Ultimately, the two venue scenario has allowed Džuverović to move away from more traditional thematic, chronological or medium-based curatorial approaches. The selection was made “with a view to selecting the best works to fit the parameters of both spaces and tell a coherent story,” while the artist herself had an extensive input: “Iveković is a very prolific artist and is wonderfully engaged, not only in the work itself but in thinking around modes of presentation and audience experience. We collaborated closely on the selection of the works in the show.” Aside from creating a coherent show in each separate location, the atmosphere of the space affected Džuverović’s work significantly because her usual curatorial strategy is “to always start from the space, wanting to ensure that the exhibition works spatially, as an experience, whilst also constantly thinking about a range of visitors who may be approaching it from different points of knowledge or non-knowledge of the work. The rhythm of the show was very important because it is crucial that people find a ‘breathing moment’ to reflect as the work is so complex.” These breathing spaces were created by a full-length screening of Iveković’s documentary on memories of life under socialism, Pines and Fir Trees (2002), at Calvert 22 and at South London Gallery by one of the artist’s own initiatives, which is being kept under wraps. The intermissions are intended “to disrupt the rhythm of the show, slow the experience right down – I would like this to be the point where people take their time, stop to reflect, slow down, before perhaps (hopefully) going around the exhibition again and looking at the work in more detail.”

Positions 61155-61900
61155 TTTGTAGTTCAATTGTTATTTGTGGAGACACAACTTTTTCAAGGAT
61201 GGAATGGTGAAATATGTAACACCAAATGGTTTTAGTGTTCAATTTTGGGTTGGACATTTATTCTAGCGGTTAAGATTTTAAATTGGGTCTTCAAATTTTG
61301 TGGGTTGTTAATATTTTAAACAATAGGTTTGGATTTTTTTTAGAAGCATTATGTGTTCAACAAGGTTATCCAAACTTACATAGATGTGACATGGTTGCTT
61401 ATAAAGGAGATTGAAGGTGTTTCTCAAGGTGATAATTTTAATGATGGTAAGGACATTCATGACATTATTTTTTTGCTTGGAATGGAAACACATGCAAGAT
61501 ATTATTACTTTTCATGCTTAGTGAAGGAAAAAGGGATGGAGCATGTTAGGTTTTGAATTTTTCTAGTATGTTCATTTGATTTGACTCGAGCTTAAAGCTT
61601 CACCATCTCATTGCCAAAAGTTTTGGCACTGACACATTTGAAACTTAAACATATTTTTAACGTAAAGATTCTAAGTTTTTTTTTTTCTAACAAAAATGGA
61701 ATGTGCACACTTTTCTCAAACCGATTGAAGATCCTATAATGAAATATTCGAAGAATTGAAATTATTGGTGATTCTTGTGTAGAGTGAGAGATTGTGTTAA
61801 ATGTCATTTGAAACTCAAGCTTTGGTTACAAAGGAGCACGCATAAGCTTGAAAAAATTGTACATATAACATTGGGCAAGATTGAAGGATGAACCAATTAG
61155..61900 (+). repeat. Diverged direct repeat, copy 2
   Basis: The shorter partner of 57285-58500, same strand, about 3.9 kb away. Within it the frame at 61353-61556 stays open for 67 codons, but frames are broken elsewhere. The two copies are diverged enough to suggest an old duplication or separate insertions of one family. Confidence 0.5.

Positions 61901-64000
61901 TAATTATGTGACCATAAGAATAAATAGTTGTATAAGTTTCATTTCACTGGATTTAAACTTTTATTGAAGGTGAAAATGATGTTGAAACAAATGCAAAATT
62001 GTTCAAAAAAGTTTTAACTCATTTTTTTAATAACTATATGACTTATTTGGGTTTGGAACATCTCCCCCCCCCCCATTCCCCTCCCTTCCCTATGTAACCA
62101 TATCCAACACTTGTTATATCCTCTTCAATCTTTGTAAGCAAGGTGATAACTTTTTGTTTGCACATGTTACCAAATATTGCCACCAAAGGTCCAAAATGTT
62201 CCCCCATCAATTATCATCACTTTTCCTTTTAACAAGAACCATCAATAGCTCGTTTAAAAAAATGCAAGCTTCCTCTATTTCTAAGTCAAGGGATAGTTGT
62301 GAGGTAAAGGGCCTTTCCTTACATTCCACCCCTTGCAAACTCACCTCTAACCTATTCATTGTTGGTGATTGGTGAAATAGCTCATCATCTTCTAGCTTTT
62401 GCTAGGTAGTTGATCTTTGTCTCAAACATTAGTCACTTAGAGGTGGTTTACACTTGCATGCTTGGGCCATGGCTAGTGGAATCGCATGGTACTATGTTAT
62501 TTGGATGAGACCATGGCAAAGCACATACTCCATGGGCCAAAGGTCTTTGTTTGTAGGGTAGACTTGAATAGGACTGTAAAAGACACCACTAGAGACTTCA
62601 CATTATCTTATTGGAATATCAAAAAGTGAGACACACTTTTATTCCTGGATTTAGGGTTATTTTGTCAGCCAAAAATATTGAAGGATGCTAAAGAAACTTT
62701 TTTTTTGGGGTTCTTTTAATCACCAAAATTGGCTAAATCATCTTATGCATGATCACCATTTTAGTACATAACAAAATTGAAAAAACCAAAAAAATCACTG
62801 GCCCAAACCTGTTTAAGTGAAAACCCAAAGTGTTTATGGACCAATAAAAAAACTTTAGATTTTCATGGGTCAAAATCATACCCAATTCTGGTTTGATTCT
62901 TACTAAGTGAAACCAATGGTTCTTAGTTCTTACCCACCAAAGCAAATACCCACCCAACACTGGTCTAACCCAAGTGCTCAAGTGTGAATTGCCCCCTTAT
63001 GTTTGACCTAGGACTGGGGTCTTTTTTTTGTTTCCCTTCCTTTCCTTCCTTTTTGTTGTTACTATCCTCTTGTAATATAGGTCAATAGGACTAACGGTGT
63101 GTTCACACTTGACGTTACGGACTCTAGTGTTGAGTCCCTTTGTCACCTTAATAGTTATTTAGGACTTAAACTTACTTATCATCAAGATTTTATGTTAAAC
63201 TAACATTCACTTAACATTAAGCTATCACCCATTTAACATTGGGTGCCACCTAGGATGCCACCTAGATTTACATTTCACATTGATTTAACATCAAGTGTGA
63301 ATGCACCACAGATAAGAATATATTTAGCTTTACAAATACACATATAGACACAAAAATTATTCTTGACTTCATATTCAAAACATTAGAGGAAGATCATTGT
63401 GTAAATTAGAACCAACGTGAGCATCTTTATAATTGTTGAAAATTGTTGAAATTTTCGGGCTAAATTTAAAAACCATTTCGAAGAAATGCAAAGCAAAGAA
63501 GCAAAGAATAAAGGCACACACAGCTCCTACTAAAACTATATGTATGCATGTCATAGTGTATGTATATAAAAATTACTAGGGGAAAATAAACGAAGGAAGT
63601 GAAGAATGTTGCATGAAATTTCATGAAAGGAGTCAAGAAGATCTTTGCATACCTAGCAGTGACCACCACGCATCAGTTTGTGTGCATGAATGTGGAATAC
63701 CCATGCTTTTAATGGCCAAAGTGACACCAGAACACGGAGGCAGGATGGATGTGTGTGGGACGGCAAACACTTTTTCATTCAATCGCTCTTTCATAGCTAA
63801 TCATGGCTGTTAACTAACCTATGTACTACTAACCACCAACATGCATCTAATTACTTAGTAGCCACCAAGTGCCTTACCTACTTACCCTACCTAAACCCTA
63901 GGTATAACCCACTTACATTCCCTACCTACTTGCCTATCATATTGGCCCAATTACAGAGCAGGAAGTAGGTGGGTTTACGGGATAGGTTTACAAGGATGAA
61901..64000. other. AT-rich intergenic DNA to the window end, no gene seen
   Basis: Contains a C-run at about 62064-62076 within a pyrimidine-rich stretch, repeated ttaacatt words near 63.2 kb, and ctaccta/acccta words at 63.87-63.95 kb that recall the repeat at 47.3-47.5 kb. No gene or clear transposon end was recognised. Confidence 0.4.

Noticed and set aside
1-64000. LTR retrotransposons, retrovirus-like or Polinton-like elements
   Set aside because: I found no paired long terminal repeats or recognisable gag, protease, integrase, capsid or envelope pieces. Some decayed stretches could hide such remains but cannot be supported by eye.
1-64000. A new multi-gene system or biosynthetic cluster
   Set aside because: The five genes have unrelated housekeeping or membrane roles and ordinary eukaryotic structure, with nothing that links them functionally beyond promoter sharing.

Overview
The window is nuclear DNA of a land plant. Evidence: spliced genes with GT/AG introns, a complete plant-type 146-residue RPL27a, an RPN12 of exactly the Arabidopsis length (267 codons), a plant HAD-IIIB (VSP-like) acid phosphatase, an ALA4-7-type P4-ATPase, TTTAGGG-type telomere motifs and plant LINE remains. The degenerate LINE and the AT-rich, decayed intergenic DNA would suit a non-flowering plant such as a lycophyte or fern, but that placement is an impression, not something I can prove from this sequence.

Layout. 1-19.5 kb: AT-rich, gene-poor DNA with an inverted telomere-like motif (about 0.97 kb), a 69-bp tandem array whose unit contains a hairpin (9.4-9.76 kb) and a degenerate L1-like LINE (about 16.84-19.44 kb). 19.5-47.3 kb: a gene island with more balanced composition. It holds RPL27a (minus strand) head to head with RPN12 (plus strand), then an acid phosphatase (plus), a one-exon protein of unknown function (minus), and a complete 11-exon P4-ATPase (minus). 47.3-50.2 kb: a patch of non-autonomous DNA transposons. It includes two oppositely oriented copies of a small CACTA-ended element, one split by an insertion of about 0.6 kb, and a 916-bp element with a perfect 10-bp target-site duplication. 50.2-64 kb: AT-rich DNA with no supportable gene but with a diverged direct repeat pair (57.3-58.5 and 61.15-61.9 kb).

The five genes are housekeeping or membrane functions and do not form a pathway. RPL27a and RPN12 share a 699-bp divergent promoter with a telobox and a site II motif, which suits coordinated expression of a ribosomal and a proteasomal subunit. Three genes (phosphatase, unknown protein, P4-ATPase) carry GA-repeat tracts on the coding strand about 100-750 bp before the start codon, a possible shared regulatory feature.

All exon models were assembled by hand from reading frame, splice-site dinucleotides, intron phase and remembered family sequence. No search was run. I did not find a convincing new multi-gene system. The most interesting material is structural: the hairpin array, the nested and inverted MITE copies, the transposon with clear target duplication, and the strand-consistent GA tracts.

The eclectic combination of film, collage, performance and installation that forms Iveković’s oeuvre poses further challenges to the curator’s task of collecting all the works together, but Džuverović sees the artist’s influences as being broadly cinematic: “Her most direct influences come from film, both black wave film in Yugoslavia during her formative years and film today.” Džuverović adds that “it is important to realise that her early works often function as film stills, in series of ‘events’ which, although independent, can also be thought of in that more temporary dimension,” and while the connections of different works are clear, there is also a palpable tension between the glamour that Iveković alludes to on the one hand, and the hard-hitting realities of many of the roles of women and the political turmoil of her native country. Iveković’s best-known early work, Double Life, takes on a glamorous guise in assuming the form of the unattainable photoshoots of glossy, high fashion. Here, Iveković contrasts her own existence with those of anonymous glamour girls by juxtaposing images of her at various stages of life with photography cut out from contemporary magazines. In mirroring elements of the photograph, such as the setting and the pose of the situation, Iveković highlights the absurd unreality of the media with which women are consistently bombarded. Džuverović argues that these pieces are far from glamorous because of the scepticism that they throw onto the use of glossy imagery: “There is definitely a critical look at what the façade of glamour may be concealing, but beyond the initial look around the room, it soon becomes obvious that the glossy fashion imagery is used systematically as a tool for critical analysis.”